Kristen {RAGE against the MINIVAN} said...

I am the same way. I adore books, but I am a library snob. I hate waiting, I hate the sitcky clear book jacket, and I hate that I'm always forgetting to return or renew until it's too late. Have you ever tried bookmooch or paperbackswap? They are free book-trading websites. I've had some decent luck, but it's harder to get new titles that way.

Kelly Hogaboom said...

I am a huge library supporter. First off, I do not actually like to own "stuff", lots of things, so borrowing and returning books is perfect for me (not to mention it lessens the environmental impact if more people share copies of books). Secondly, family income supporting four people, so, book buying not high on the list (fixing our busted car and keeping everyone in clothes is). My owned books pile is extremely small and when I do purchase a book it's a pretty measured choice (I did actually buy one recently, kind of crazy!).

My children also know and love the librarians and they take part in many of the activities there. The library is great for encouraging reading. Not that my kids need much encouragement. The library is a place my kids can walk to or bike to and play and be safe and loved and have a wonderful time. It is a god-send, especially since I homeschool and there are very few open-to-kid options outside traditional school hours.

I agree with your Mzanthropy quote. We have the best library system in the state, and my friend who works high enough on the food chain tells me about all the cuts the library faces and the struggles. It would be a sad, terrible thing if we lost a library. And it can happen. I just really hope it doesn't happen here.

We are fortunate to have libraries.

NancyP said...

Donate your money and/or your time, or offer books not found in the catalogue, to your local public library. I am a library fan, and live two blocks from a major branch of a major city (St. Louis, MO) library system, voted #2 overall by the American Library Association for its type (public library, mid to large city, criteria include % population borrowing materials or using free library computers, breadth of collection, breadth of services).

If you have a skill to share, many libraries can use you. My public library has English-as-second-language conversation practice, various other language practice groups (Spanish, Vietnamese, Bosnian, Chinese), computer tutorials, homework helpers and specialized tutors. There are children's poetry clubs, craft demonstrations and sessions, beginning readers' groups (with friendly dog to listen to the shy kids), topical film series, and so on, all needing teachers, members, moderators, and friendly dogs. At least half of the non-reference, non-circulation activities are performed by non-librarian members of the community. The librarians just approve and schedule the activities.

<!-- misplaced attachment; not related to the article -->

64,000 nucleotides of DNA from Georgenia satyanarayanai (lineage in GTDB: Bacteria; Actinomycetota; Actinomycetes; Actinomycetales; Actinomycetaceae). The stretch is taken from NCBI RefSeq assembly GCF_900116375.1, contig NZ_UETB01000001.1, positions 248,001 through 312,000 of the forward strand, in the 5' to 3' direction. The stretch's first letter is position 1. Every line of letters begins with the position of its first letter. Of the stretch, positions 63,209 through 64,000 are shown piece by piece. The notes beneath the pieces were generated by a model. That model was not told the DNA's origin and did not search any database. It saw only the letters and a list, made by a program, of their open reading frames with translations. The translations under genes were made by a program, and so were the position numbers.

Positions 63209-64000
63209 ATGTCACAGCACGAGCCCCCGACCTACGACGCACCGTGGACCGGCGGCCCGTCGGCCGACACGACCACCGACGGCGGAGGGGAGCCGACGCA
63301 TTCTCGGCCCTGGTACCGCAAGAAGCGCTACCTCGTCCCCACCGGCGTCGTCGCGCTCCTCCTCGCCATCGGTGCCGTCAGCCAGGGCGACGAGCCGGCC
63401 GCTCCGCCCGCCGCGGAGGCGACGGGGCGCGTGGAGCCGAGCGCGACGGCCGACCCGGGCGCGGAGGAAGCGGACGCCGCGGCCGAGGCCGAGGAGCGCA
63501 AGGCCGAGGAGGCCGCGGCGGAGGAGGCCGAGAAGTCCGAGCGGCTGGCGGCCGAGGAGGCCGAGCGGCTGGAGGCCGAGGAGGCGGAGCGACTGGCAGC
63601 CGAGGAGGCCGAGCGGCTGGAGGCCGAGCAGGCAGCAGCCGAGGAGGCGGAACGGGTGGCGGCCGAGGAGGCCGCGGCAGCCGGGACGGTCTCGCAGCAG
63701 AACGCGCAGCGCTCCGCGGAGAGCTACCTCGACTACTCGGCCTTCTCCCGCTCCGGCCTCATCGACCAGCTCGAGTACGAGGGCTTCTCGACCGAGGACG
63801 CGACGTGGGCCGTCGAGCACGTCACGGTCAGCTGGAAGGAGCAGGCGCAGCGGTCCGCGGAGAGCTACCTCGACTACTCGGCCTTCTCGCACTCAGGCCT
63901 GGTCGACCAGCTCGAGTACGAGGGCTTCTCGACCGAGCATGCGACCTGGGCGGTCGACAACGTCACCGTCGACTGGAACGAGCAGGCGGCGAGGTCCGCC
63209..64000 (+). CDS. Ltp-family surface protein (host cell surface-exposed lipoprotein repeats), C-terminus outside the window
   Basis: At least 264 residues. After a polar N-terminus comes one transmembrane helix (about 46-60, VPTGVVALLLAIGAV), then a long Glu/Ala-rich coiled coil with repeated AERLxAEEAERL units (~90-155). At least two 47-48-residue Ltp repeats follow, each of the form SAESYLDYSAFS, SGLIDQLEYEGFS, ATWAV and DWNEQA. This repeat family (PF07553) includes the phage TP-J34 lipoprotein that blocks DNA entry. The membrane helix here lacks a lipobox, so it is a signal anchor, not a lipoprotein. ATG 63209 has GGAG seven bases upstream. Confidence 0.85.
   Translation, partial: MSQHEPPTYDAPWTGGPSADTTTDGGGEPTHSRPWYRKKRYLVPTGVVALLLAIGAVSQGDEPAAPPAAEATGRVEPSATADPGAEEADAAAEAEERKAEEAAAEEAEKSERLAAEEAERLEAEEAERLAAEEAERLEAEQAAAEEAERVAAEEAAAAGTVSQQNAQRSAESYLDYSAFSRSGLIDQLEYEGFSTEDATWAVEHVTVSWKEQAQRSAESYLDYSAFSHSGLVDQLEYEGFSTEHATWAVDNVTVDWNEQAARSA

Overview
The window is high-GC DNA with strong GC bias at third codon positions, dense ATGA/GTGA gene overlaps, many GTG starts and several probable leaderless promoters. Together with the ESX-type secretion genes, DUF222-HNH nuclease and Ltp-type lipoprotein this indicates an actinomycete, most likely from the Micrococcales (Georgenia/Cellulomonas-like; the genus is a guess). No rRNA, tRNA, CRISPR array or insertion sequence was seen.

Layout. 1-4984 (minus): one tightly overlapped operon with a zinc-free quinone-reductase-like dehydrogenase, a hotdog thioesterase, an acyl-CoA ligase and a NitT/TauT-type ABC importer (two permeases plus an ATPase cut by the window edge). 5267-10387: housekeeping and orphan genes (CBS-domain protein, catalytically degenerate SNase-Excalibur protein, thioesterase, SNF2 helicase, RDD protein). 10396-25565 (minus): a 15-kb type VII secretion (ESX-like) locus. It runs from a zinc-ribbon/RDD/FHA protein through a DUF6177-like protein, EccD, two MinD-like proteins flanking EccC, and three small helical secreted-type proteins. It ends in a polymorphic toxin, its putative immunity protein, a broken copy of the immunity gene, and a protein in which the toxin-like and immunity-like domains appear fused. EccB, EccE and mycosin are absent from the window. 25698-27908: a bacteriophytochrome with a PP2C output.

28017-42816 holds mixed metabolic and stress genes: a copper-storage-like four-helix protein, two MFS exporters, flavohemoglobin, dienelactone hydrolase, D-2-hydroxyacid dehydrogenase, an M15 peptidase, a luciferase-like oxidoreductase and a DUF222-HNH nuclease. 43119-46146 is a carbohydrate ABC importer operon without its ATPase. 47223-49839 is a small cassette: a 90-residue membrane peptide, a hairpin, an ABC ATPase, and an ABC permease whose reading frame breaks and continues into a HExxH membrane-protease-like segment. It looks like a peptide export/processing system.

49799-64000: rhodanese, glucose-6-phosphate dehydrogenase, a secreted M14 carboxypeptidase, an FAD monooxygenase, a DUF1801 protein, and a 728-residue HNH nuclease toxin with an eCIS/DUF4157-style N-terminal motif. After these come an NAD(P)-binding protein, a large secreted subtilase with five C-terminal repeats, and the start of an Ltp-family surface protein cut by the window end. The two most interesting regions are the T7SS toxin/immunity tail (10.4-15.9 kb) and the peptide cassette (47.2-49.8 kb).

I buy reference books, books that I know that I want to read more than once, obscure books. I borrow the best-sellers and most novels. I give money, and would cut back on book purchases if I had to choose between library money and my book money.

The Original Wombman said...

My children and I use our local library a whole lot and yes, I'm a huge bibliophile (I will read cereal boxes too!!). The library has been a huge resource for homeschooling my kids (Kelly, it's so true about the library for homeschooling families), for workout DVDs (I work out exclusively at home), for music, documentaries, periodicals . . . and since we're a one income family, it's a huge blessing to not have to purchase all these things. I feel so wealthy having our local library and I don't want to imagine life without it. It saddens me that they've cut funding to libraries but I totally understand why. The internet is some mean competition and it's hard to keep up.

I personally subscribe to the idea of peak oil and basically I feel that in a few years, our energy demands won't be able to keep up with the energy available to us. I worry that if this becomes our reality and we don't readily have access to the internet or continuous power, things like our libraries would be invaluable to us. But because can afford to neglect them now, I'm afraid they won't be there for us when we really need them, if or when they once again become our primary go to place for information.

It struck me that we don't bother to teach kids about the library catalog or even how to use the dictionary because we have the internet. Incredibly convenient but it makes you wonder . . . what happens if the internet goes away?